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Strange dichotomy in Senate rules

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July 18, 2019

ISLAMABAD: The Rules of Procedure and Conduct of Business in the Senate offer widely divergent numbers of votes needed for election and ouster of the chairman and his deputy.

Under Rule 9(6), a contestant vying for the office of the chairman, who faces a solitary challenger, will be declared elected if he secures more votes than his rival, and will not have to clinch majority of the total membership of the Senate. This means that he will need to bag the ballots of majority of members present and voting. On the other hand, according to Rule 12(12), the chairman or his deputy shall stand removed from his office on the [no-confidence] resolution being passed by a majority of the total membership of the Senate.

So, the chairman’s ouster has been made difficult in terms of number of votes required to remove him whereas his election is easier as even less ballots are sufficient for his success. Elaborating the chairman’s election, Rule 9(6) says where, after withdrawals, if any, there remain only two candidates for election, a ballot shall be held between them and the candidate who secures more votes than the other shall be declared to have been elected. If both the candidates secure an equal number of votes, a fresh ballot shall be held between them until one of them secures more votes than the other, and the candidate securing more votes shall be declared to have been elected.

The logic behind requiring lesser votes to elect the chairman and many more to drive him out of office is incomprehensible. However, if all the 104 senators (one seat being vacant) prefer attendance during the chairman’s election, the winner will have to get votes of the majority of the total membership.

Prominent lawyer Barrister Omar Sajjad explained to The News that under Article 53(7)(c) of the Constitution, the office of the chairman becomes vacant if he is removed by a resolution, which is passed by the votes of the majority of the total membership of the Senate. The only majority can eject the chairman or his deputy, he said. On the contrary, he said, there is no constitutional provision about the votes required for the election of a senator as chairman.

In the present scenario, the opposition parties will have to mobilise majority, at least 53 senators, to overthrow Sadiq Sanjrani while the ruling Pakistan Tehreek-e-Insaf (PTI) led coalition will have to muster a similar number to get rid of Deputy Chairman Saleem Mandviwalla. Similarly, only majority of the senators present and voting on the polling day will be sufficient to elect new chairman as well as deputy chairman.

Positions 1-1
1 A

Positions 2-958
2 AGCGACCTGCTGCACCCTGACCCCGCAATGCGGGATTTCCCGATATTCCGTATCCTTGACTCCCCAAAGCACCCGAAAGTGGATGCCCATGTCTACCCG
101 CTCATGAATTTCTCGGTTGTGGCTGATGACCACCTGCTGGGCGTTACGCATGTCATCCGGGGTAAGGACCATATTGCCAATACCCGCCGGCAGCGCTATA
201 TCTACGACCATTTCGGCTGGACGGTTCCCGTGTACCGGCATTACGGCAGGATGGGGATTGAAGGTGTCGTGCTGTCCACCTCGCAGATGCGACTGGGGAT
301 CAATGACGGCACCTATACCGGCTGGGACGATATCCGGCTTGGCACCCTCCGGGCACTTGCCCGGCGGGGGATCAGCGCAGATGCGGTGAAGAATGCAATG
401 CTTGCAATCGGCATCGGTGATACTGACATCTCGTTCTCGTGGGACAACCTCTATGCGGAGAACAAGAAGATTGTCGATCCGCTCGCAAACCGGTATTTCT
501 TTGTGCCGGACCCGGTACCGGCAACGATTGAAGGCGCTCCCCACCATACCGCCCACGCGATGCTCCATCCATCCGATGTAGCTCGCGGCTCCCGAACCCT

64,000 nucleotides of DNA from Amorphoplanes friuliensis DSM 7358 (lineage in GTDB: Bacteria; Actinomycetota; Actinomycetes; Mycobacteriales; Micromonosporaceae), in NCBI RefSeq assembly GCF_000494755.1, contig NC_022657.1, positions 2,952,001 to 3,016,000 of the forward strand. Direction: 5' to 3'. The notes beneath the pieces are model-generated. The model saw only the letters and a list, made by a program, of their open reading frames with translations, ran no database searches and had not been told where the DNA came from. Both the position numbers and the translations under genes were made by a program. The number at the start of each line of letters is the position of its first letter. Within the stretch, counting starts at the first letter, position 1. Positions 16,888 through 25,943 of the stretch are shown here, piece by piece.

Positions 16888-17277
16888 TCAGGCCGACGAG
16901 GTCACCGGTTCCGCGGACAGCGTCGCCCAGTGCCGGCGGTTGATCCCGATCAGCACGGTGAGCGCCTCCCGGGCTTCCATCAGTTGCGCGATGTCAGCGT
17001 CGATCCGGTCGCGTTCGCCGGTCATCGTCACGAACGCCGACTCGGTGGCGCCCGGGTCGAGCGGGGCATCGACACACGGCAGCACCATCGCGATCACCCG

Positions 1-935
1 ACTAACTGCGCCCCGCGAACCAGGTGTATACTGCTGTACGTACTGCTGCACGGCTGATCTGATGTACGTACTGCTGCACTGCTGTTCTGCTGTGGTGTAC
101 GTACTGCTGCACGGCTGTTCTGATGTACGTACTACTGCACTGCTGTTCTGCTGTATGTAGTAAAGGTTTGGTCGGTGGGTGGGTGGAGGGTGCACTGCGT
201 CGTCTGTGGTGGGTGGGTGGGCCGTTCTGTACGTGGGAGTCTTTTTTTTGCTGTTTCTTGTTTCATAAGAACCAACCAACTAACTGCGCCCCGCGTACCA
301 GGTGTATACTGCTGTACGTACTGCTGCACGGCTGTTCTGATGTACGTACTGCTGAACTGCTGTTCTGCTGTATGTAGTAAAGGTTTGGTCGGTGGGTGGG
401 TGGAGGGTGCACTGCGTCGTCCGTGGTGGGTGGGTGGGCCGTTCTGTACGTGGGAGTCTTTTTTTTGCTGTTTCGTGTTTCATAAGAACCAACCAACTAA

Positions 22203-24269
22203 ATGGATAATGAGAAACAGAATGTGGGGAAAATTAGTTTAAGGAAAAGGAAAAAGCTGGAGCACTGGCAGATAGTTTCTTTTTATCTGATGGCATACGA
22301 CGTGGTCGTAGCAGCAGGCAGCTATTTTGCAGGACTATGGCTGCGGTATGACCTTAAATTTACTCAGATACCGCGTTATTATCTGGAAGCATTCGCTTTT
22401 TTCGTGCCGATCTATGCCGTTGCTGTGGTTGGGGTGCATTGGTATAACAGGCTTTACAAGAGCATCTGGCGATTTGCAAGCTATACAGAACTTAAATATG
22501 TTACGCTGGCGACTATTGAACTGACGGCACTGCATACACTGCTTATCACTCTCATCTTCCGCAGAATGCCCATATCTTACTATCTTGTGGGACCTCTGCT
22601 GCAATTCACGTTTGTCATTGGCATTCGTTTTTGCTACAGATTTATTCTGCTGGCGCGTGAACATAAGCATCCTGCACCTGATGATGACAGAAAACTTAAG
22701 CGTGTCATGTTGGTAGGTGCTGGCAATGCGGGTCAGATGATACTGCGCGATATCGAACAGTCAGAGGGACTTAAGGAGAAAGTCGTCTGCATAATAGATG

The chairman or his deputy are disallowed to preside over the processes relating to the no-trust motions against them. As a result, the opposition parties’ move has incapacitated Sanjrani to chair the exercise. In this case, Mandviwalla was to chair the proceedings. But the ruling alliance’s no-confidence resolution against him has hindered him from doing so.

Omar Sajjad said the presiding officer (PO) has an important role to play in accepting or rejecting cast ballots that are affected or tainted in any manner, even slightly. He recalled that back in the late nineties 18 votes cast in favour of his father, Wasim Sajjad, for the fourth consecutive term as the chairman were rejected by the PO (Ajmal Khattak). But following his election as chairman, Wasim Sajjad had presided over the election of the deputy chairman and Hamayun Marri of his panel had secured all these 18 votes. President Dr Arif Alvi will nominate a senator to act as the PO in the present case.

The lawyer also mentioned Rule 263 which says whenever any inconsistency or difficulty arises in the application of the rules, any member may, with the consent of the chairman, move that any rule may be suspended in its application to a particular motion before the Senate, and if the motion is carried the rule in question shall stand so suspended. An official said that the Senate secretariat plans to hold voting on the two no-trust resolutions on the same day. These are the first-ever no-confidence motions against the Senate chief and deputy chairman.

Meanwhile, the Senate Secretariat has gone ahead with processing the opposition’s no-trust resolution at a snail’s pace. First, it raised objections to the opposition’s motion claiming that it has filed two requisition requests to call the session. After a few days, the secretariat became satisfied with the reply given by the opposition, which dubbed the move as a delaying tactic. Under the rules, a requisitioned session has to be called within 14 days from the date of receipt of such request, which was submitted on July 9.

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